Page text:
via PlosOne

I have dry eyes and have tested positive for Sjogrens-B Anti-Nuclear Antibody. I would not be surprised if Monsanto is to blame. Perhaps I should get my genes sequenced. I’ve been waiting for the price to come down and I’d also like my data to remain private. My view is that we each own the rights our own DNA.

Posted in Biology, Health | Leave a Comment »

A Toxin By Any Other Name: Aspartame’s Name Changed to AminoSweet

Posted by Anonymous on April 11, 2014

Used as a sugar substitute and often marketed as Nutrasweet and Equal, aspartame is an excitotoxin that destroys the brain and body. Its use has been a controversial subject since the 1980s when the CEO of Searle, Donald Rumsfeld, pushed for it’s approval to be sold on the market. Now, its name is being changed, with FDA approval, to try to dupe millions into purchasing and consuming this toxin once again.

Aspartame, even renamed Amino Sweet, is not safe. This substance is made using genetically modified bacteria in the US, but according to a Monsanto source, the UK market does not have to eat genetically modified bacteria excrement. Many ‘low-calorie’ foods contain GMO aspartame, however, even overseas. Aspartame may cause blindness, cancer, and brain tumors.

Just as a reminder of who is pushing this excrement – quite literally – on the consumers of the United states, it was Mr. Rumsfeld who went on to become George W. Bush’s secretary of Defense, and crony-Capitalist agenda-pusher. This one substance has continually been shown to cause harm to human health, so why is the FDA renaming it instead of banning it completely from the food supply? There is considerable evidence that artificial sweeteners cause cancer, including aspartame specifically – so why not name it something more appropriate at least? ‘Sickeningly Sweet’ might be more appropriate.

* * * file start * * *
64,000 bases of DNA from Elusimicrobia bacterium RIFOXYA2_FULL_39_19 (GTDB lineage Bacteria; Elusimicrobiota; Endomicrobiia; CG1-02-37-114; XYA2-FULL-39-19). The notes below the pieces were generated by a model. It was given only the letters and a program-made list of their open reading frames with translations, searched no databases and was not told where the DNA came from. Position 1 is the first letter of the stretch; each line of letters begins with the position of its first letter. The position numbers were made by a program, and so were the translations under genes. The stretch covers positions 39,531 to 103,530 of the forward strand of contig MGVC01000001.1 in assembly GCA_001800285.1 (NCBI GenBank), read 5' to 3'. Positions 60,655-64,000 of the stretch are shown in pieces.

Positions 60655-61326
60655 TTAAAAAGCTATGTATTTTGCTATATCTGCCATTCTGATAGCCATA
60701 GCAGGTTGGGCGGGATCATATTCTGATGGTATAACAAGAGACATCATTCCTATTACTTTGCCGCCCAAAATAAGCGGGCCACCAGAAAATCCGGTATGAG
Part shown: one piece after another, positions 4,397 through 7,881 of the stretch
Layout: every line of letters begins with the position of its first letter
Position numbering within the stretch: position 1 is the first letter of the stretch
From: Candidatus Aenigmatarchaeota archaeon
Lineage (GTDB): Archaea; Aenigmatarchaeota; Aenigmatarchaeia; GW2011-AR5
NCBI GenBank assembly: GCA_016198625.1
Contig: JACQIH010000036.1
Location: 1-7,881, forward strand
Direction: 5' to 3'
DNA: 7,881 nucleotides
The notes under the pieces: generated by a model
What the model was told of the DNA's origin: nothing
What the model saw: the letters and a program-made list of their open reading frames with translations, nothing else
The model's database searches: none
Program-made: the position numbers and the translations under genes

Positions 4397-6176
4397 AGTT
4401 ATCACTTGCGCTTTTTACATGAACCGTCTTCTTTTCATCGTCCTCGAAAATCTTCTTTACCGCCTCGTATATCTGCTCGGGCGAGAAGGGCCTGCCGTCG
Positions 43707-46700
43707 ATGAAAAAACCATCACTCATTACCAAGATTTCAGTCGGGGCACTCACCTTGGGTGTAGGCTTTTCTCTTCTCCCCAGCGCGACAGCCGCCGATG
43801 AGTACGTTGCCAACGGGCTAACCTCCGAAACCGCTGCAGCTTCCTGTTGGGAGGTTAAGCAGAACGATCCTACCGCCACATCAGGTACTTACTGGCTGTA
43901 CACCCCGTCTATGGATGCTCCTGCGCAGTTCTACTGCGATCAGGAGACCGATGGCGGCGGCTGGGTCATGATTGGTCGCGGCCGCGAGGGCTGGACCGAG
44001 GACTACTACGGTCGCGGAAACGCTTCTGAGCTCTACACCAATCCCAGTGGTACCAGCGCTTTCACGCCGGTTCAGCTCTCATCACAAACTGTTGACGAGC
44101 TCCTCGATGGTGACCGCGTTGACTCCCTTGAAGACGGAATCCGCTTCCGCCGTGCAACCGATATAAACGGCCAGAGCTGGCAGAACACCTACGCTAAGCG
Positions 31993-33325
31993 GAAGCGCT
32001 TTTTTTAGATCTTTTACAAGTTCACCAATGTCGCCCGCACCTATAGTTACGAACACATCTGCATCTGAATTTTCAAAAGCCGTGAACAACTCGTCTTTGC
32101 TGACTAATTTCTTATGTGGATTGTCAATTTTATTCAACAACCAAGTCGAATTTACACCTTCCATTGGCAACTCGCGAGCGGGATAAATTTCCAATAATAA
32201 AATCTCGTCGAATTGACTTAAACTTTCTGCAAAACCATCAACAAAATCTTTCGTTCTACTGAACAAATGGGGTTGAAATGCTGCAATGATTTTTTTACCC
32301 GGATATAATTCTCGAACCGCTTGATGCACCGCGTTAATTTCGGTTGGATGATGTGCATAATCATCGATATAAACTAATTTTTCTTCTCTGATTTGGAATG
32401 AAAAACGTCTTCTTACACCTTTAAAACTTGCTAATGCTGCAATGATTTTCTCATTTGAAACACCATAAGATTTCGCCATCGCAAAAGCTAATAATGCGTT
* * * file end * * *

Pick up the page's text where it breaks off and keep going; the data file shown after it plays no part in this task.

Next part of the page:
Even saccharin eventually had to be made with a label, mandated by Congress, that says, “Use of this product may be hazardous to your health. This product contains saccharin, which has been determined to cause cancer in laboratory animals”. The FDA’s own toxicologist, Dr. Adrian Gross told Congress that without a shadow of a doubt, aspartame can cause brain tumors and brain cancer and that it violated the Delaney Amendment.

via » Aspartame’s Name Changed to Amino Sweet: A Toxin By Another Name is Still a Toxin Alex Jones’ Infowars: There’s a war on for your mind!.

Slowly poisoning someone is totally legal in the USA … as long as you make money from doing it. ;-)

Posted in Biology, Food, Health | Leave a Comment »

Guinea: Ebola death toll reaches 70

Posted by Anonymous on March 31, 2014